Travel News

Foreign Demand Drives Portugal Home Prices to 30-Year High - BLOOMBERG

JANUARY 25, 2023

BY  Henrique Almeida and Ainhoa GoyenecheBloomberg News


(Bloomberg) -- Home prices in Portugal had the biggest annual rise in more than three decades, defying expectations that rising interest rates would dampen demand for property in the southern European nation. 

House prices increased 18.7% in 2022 from the previous year, Confidencial Imobiliario, which collects data on the property market, said in an email. While the annual gains are the biggest since 1991, Confidencial said its data also indicated that the country’s housing market was slowing down.

The rise in property prices has been caused by growing demand from foreign buyers, who have flocked to Portugal in search of a warm climate, lower costs of living and the so-called “golden visa” program, which ties residency permits to real estate purchases. These buyers are willing to pay more than twice as much as domestic buyers for a home in Lisbon, the country’s National Statistics Institute said in a report in April, exacerbating concerns over housing affordability.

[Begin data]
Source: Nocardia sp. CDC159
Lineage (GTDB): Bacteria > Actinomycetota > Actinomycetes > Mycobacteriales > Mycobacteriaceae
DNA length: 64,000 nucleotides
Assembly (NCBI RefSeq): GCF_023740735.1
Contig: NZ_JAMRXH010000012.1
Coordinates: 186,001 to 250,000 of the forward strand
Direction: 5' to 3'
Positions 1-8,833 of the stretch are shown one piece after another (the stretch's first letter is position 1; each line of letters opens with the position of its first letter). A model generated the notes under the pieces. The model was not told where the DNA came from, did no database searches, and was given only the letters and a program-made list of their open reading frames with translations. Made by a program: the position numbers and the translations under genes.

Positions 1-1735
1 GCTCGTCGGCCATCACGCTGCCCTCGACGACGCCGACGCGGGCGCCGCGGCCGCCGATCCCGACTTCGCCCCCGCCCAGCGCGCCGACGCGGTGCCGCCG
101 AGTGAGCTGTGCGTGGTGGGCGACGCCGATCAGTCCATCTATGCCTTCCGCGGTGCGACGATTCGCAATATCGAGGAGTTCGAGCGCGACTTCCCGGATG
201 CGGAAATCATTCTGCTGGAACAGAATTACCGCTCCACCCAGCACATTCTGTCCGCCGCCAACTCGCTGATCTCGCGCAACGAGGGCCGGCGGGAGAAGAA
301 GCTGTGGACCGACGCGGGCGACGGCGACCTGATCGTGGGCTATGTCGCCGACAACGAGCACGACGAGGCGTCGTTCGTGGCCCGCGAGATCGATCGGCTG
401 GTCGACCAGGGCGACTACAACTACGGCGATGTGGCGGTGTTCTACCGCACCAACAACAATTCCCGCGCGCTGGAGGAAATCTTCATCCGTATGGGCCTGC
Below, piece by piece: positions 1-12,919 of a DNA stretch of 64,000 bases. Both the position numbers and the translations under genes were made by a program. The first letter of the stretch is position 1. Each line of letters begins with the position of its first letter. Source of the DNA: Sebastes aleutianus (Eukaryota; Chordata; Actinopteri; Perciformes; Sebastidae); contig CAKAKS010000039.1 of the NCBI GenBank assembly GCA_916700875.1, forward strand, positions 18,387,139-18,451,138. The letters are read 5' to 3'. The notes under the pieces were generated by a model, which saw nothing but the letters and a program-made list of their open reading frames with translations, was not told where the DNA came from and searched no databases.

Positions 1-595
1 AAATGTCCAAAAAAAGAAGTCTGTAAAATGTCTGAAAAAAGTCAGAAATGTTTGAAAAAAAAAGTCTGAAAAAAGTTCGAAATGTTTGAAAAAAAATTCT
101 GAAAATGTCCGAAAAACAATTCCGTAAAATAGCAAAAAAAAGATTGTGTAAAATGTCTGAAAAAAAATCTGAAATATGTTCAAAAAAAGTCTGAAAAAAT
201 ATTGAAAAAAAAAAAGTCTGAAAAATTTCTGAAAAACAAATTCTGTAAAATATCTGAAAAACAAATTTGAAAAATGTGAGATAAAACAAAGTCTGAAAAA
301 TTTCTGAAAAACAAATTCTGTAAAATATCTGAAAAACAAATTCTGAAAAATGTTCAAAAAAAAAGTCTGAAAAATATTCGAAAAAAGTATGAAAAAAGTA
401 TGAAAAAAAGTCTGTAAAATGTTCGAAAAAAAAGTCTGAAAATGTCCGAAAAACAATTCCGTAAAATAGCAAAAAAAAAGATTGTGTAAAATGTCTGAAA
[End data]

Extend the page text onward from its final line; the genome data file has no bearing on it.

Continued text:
Housing Crisis

Today, most Portuguese believe that their country is in the midst of a housing crisis, according to a survey by weekly newspaper Expresso. More than half of those queried want the government to roll back incentives for foreign buyers, including the golden visa program. 

Investment in the program increased 42% to €654 million ($711 million) in 2022 from the previous year. According to the Portuguese Immigration and Borders Service, this came mostly from U.S. and Chinese buyers.